The agreement, signed with three aerospace companies—Aireon, SITAONAIR, and FlightAware—will allow Malaysia Airlines to track its flights via satellite as they cross remote oceans, pass over polar regions, or travel anywhere else in the world Bloomberg reports, citing a press release from Aireon.

    Malaysia Airlines Chief Operating Officer Izham Ismail said in the release: “Real-time global aircraft tracking has long been a goal of the aviation community. We are proud to be the first airline to adopt this solution."

    The location of most international-bound planes can already be monitored via a type of signal periodically broadcast from the aircraft called ADS-B (Automatic Dependent Surveillance Broadcast). These signals can be received by air traffic control ground stations and by other aircraft. They can also be tracked from space. Aireon, which is launching a new satellite network with a company called Iridium Communications (IRDM, +0.49%), expects to complete its space-based monitoring system in 2018.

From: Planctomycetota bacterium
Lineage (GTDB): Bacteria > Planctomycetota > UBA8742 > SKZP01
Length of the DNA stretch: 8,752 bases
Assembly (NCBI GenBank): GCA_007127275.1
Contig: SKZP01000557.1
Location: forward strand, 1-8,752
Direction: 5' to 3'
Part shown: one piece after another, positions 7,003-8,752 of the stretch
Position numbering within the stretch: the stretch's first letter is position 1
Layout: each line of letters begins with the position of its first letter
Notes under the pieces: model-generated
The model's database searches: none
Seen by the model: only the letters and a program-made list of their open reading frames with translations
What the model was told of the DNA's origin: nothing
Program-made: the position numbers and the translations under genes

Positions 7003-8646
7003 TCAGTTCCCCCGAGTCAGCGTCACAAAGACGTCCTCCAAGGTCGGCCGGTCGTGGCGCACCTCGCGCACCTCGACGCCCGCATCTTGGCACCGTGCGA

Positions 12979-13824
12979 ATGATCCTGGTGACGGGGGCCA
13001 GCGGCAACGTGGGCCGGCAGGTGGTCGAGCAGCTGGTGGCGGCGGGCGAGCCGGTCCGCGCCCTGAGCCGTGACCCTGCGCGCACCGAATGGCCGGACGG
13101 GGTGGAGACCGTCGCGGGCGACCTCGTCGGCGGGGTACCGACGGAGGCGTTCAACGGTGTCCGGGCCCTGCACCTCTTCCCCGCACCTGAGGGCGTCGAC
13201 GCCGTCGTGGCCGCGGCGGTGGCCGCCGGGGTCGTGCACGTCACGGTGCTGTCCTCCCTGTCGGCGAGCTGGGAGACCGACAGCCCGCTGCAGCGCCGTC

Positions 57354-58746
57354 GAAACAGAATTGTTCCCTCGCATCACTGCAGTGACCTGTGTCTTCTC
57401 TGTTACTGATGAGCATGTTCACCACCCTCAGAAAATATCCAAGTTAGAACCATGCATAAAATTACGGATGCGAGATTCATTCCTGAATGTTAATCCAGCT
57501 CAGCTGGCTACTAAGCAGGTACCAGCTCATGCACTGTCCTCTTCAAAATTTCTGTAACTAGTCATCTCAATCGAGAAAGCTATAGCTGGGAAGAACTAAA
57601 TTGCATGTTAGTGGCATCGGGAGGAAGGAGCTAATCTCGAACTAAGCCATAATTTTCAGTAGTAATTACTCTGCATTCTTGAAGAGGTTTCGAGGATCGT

However, it is unclear that such a network would have been able to track Malaysia Airline's Flight 370, which disappeared with 239 people aboard on March 8, 2014. Because the plane's location transmission system went dead, the signals that would have been received by a satellite network would not have been broadcast, Bloomberg reports.Although debris from MH370 has washed up onto African beaches and islands in the Indian Ocean, the main wreckage was never found.